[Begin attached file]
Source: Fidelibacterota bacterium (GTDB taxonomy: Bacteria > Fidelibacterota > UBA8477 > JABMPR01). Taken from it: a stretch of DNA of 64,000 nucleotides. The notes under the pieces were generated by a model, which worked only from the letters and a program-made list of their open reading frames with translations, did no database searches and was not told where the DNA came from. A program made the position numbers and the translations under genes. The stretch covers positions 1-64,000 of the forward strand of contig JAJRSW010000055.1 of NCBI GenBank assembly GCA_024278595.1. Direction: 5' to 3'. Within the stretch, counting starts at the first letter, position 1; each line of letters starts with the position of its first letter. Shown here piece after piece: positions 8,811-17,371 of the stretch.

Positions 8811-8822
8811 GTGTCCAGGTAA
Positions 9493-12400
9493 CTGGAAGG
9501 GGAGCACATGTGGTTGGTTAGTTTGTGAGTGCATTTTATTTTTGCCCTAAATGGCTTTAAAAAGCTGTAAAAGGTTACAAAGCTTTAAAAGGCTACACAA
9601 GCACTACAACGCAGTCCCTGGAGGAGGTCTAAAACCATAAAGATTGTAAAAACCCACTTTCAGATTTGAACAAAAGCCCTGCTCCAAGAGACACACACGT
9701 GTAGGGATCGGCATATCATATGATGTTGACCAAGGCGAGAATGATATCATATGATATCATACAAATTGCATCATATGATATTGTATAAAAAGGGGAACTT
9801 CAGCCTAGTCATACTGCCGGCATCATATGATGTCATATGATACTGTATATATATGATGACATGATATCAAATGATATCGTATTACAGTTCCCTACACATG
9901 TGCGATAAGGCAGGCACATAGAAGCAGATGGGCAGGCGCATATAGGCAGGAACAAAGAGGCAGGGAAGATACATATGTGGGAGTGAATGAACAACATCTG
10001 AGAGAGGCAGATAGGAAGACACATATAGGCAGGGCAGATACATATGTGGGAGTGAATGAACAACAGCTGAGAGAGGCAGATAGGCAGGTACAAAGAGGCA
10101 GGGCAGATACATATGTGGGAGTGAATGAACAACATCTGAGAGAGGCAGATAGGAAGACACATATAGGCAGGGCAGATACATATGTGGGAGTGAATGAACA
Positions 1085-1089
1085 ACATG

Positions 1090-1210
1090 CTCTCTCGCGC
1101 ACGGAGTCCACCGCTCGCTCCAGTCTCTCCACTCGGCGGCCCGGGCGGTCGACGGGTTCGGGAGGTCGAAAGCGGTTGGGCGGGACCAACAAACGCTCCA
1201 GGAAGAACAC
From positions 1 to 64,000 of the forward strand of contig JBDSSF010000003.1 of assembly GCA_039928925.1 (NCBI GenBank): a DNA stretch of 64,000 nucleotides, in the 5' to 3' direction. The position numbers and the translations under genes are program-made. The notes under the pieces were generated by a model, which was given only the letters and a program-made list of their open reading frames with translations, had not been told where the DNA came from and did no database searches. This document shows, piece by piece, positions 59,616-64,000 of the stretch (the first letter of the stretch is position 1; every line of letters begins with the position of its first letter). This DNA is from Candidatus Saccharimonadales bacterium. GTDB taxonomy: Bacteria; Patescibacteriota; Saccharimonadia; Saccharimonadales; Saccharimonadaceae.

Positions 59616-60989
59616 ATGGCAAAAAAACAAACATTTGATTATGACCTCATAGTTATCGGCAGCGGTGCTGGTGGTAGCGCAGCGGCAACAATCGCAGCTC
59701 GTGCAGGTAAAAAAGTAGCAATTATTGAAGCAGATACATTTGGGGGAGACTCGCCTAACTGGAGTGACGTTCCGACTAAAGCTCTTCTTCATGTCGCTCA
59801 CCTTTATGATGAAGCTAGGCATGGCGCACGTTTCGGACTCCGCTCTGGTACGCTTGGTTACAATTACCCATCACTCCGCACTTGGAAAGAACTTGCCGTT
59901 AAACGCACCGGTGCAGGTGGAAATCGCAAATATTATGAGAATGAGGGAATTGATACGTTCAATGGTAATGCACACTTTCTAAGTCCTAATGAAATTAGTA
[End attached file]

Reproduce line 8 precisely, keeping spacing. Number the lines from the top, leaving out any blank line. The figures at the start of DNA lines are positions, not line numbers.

9701 GTAGGGATCGGCATATCATATGATGTTGACCAAGGCGAGAATGATATCATATGATATCATACAAATTGCATCATATGATATTGTATAAAAAGGGGAACTT